Domain-focused CRISPR screen identifies HRI as a fetal hemoglobin regulator in human erythroid cells

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Science  20 Jul 2018:
Vol. 361, Issue 6399, pp. 285-290
DOI: 10.1126/science.aao0932

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A CRISPR screen for RBC regulators

Hemoglobin in red blood cells (RBCs) carries oxygen to the tissues. Sickle cell disease is an inherited condition that involves abnormal hemoglobin. Current treatments entail modulating the level of fetal hemoglobin expression. Grevet et al. performed a CRISPR-Cas9 screen for regulators of fetal hemoglobin in RBCs and identified heme-regulated eIF2α kinase (HRI). Depleting the kinase in RBCs led to an increase in fetal hemoglobin levels and reduced sickling of cultured human RBCs. Thus, HRI may be a therapeutic target for sickle cell disease and other hemoglobin disorders.

Science, this issue p. 285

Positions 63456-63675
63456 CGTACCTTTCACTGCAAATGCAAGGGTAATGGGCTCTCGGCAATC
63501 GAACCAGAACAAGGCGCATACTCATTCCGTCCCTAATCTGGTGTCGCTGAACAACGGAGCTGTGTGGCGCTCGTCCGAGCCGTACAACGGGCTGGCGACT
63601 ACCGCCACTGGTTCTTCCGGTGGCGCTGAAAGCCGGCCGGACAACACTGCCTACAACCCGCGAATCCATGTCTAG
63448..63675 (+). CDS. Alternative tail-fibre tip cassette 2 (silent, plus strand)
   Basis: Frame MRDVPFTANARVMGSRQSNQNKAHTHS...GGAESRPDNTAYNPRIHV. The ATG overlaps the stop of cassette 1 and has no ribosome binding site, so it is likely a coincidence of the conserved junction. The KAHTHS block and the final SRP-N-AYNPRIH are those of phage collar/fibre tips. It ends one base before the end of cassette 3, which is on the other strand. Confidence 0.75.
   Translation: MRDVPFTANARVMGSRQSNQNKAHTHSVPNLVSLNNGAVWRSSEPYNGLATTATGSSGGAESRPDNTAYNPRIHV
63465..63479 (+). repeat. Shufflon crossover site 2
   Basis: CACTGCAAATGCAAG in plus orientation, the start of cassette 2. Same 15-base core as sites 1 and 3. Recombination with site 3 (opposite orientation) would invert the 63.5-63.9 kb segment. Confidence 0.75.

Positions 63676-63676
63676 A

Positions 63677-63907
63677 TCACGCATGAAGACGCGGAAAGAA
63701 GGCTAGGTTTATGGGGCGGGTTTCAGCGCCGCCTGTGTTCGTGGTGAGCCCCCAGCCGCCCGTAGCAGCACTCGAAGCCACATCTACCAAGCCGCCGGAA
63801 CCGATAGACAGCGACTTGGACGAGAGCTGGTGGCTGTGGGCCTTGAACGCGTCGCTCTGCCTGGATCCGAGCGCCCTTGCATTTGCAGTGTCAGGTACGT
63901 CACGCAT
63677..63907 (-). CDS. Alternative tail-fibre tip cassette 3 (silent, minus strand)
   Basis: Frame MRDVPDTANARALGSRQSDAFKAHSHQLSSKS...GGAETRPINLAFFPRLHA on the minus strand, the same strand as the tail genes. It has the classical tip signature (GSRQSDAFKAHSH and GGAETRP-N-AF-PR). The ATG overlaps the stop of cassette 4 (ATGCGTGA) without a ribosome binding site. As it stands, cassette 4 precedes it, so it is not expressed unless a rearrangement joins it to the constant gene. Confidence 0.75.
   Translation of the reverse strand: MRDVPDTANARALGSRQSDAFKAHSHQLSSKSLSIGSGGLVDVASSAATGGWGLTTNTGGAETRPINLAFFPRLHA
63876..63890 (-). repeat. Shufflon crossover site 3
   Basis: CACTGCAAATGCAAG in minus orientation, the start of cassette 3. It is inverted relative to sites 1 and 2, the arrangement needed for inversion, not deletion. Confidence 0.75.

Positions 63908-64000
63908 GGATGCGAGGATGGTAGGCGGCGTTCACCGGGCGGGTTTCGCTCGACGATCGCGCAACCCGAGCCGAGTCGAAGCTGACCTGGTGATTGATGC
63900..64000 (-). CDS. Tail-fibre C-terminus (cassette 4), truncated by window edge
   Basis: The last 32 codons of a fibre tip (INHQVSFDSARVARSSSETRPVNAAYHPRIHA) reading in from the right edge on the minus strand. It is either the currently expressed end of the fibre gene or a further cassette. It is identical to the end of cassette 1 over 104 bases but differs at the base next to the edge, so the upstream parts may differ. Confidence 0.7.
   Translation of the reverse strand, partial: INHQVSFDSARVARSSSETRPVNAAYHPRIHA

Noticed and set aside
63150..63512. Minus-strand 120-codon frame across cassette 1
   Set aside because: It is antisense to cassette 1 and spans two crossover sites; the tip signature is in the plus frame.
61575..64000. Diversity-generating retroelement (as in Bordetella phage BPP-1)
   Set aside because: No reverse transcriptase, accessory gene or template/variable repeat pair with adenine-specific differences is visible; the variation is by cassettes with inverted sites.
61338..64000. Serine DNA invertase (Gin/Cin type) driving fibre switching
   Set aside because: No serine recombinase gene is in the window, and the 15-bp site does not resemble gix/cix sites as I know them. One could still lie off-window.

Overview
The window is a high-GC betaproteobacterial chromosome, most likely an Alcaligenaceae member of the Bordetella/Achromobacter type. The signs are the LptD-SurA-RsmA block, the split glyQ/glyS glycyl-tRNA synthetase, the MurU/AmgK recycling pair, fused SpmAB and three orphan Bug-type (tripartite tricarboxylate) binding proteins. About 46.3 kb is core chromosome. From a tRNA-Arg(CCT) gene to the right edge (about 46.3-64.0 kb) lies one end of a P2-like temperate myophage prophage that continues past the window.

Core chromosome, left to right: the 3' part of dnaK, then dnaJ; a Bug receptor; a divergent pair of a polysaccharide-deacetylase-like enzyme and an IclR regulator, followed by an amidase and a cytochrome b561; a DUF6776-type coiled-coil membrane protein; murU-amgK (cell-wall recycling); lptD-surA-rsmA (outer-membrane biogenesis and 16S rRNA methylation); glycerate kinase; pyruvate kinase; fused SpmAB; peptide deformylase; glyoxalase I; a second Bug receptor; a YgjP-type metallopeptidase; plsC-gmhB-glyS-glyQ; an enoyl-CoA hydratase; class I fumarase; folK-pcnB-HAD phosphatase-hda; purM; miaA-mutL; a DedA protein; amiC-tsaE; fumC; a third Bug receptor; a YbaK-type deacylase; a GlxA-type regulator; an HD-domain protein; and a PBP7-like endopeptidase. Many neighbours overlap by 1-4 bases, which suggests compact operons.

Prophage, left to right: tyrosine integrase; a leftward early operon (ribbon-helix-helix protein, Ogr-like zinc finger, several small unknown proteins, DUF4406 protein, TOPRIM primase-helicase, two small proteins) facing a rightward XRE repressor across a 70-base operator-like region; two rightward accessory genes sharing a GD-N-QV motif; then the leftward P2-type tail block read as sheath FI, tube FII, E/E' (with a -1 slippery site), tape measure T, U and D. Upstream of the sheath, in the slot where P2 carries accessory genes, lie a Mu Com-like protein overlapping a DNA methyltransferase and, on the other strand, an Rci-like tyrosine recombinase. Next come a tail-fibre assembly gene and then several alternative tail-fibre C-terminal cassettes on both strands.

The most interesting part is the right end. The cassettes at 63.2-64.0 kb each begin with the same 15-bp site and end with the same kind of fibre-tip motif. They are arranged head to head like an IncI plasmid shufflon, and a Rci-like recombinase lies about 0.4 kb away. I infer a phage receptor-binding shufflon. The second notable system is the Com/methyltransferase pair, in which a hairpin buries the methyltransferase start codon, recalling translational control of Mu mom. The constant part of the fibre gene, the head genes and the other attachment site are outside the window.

Increasing fetal hemoglobin (HbF) levels in adult red blood cells provides clinical benefit to patients with sickle cell disease and some forms of β-thalassemia. To identify potentially druggable HbF regulators in adult human erythroid cells, we employed a protein kinase domain–focused CRISPR-Cas9–based genetic screen with a newly optimized single-guide RNA scaffold. The screen uncovered the heme-regulated inhibitor HRI (also known as EIF2AK1), an erythroid-specific kinase that controls protein translation, as an HbF repressor. HRI depletion markedly increased HbF production in a specific manner and reduced sickling in cultured erythroid cells. Diminished expression of the HbF repressor BCL11A accounted in large part for the effects of HRI depletion. Taken together, these results suggest HRI as a potential therapeutic target for hemoglobinopathies.

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